Is the pen mightier than the keyboard? (Image: fotostorm/Getty)
Where there are effects, there are often side effects – and not just in medicine. The car was a boon to mobility, but can lead to obesity, injuries, deaths and pollution. Burning fossil fuels may keep economies going, but wrecks the climate in the long run.
In a similar way, there are side effects to information technology in education settings – from childcare to the classroom to the lecture hall and beyond. The IT industry and educational policy-makers repeatedly state that computers are good for learning, and therefore worthy of public investment. But numerous studies have showed no positive impact, or even negative effects.
The latest is aby the Organisation for Economic Co-operation and Development. It highlights that education systems investing most in these technologies saw “no appreciable improvement” in results for exams used in a scheme to compare attainment internationally – the .
What’s more, anthat drew on PISA results and contained data from 250,000 students aged 15 showed that they performed worse at school if they had a computer in their bedroom. In , researchers found performance declined in elementary and middle schools with computers, and in Romania it has been reported that poorer children whose families received money to buy a computer than those without computers.
Why is this so? Given what we know from experimental psychology and neuroscience, negative effects from IT on learning are not surprising: the deeper that content is processed mentally, the better the learning. This is the main finding in the. IT use when learning tends to cause shallow processing of information in the brain, preventing memory encoding. Accordingly, a in Science found that information online is less likely to be encoded in memory than that in books or journals.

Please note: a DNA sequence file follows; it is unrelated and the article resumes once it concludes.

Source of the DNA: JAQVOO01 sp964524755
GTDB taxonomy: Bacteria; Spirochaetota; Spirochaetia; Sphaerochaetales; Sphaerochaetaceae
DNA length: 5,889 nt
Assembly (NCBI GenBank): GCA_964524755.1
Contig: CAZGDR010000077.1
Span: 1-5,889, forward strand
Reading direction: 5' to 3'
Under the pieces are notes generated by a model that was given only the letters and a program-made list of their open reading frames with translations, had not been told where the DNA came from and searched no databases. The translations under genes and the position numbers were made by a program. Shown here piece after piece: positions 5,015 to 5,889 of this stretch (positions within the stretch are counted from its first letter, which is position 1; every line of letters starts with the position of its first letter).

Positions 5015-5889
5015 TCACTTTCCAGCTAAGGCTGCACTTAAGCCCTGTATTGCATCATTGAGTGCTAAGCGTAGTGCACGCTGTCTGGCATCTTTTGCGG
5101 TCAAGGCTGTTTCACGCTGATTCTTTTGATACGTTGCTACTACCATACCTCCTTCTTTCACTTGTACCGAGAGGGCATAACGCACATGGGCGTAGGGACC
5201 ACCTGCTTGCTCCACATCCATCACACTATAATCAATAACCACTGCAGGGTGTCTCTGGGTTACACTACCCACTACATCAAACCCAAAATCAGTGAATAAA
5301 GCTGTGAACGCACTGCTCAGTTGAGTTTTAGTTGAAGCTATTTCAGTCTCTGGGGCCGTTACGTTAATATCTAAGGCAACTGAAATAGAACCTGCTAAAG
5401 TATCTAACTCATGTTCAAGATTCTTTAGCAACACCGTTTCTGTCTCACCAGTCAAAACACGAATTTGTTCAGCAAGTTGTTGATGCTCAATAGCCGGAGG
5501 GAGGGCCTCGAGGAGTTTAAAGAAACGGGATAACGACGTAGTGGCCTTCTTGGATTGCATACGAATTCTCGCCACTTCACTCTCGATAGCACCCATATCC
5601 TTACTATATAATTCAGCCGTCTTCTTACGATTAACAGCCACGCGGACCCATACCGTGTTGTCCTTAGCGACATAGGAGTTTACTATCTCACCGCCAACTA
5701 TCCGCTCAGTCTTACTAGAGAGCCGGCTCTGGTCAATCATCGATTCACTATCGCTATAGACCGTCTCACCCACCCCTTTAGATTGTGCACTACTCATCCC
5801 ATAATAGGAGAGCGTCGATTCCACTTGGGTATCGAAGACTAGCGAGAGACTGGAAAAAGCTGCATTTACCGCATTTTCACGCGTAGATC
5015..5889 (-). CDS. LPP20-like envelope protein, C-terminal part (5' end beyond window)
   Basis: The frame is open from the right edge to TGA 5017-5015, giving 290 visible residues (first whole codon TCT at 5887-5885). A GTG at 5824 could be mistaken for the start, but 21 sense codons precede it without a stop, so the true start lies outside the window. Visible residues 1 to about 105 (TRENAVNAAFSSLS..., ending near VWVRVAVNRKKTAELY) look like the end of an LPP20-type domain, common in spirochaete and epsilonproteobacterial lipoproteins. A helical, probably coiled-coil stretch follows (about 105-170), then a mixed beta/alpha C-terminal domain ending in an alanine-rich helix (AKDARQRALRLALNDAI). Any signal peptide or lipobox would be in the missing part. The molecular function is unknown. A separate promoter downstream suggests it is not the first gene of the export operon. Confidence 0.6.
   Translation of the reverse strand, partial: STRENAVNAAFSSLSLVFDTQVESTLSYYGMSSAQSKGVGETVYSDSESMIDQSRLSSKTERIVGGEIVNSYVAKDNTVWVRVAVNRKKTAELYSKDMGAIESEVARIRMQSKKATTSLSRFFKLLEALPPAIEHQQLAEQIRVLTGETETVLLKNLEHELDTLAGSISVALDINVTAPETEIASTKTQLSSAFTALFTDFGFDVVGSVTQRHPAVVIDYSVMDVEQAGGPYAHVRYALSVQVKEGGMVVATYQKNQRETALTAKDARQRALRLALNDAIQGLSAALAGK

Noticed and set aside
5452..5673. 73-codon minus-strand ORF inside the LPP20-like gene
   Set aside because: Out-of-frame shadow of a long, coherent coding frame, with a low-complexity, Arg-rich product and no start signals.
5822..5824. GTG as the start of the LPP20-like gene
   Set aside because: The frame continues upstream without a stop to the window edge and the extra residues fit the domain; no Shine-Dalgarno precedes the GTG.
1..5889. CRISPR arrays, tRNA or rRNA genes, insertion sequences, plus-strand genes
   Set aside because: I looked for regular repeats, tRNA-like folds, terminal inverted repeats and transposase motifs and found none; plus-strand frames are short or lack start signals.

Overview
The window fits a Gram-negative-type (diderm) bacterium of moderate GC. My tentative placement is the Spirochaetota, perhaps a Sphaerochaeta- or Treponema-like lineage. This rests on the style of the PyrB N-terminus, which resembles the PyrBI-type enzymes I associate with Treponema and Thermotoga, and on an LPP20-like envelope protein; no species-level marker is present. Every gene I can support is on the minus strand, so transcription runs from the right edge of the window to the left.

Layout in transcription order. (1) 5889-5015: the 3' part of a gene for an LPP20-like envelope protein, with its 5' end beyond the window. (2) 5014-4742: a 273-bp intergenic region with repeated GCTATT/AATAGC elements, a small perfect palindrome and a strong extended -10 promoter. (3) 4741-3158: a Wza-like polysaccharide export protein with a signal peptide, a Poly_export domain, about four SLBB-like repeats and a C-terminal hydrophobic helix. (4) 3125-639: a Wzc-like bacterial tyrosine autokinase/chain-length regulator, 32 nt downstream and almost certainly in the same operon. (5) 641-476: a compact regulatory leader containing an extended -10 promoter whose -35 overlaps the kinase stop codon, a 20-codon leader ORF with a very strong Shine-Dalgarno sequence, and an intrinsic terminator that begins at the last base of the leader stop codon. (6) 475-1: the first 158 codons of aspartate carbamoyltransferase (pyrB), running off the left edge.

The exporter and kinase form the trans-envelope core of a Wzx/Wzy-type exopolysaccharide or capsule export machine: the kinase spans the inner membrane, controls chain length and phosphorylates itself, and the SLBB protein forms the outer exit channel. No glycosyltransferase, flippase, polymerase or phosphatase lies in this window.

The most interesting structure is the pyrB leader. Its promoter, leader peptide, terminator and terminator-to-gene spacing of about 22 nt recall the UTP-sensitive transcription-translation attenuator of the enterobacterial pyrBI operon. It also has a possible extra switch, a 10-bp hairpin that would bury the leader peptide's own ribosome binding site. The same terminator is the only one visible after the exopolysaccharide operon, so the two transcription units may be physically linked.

Moreover, studies have shown thatand assignments, and between socio-economic groups – the digital divide. in Science showed that embedded videos and hyperlinks in the former are a distraction and impede learning. In California, by a wide margin.
In addition, US researchers who presented data from experiments on student learning in classrooms that looked at typing versus handwriting concluded that. Longhand note-taking means that the student has to listen, think and prioritise important material, whereas keyboard users favour verbatim notes.
Finally, according to oneof a representative sample of US students, in lectures most are engaged in various distracting activities made possible by mobile computing and the wireless internet.
Digital media pose serious risks and side effects in educational settings, causing marked levels of, and , especially when used for non-course-related activities. They also take time away from more valuable learning processes.
In the light of such large and converging evidence, it is time to rethink the spending of public money on ever more IT in classrooms.
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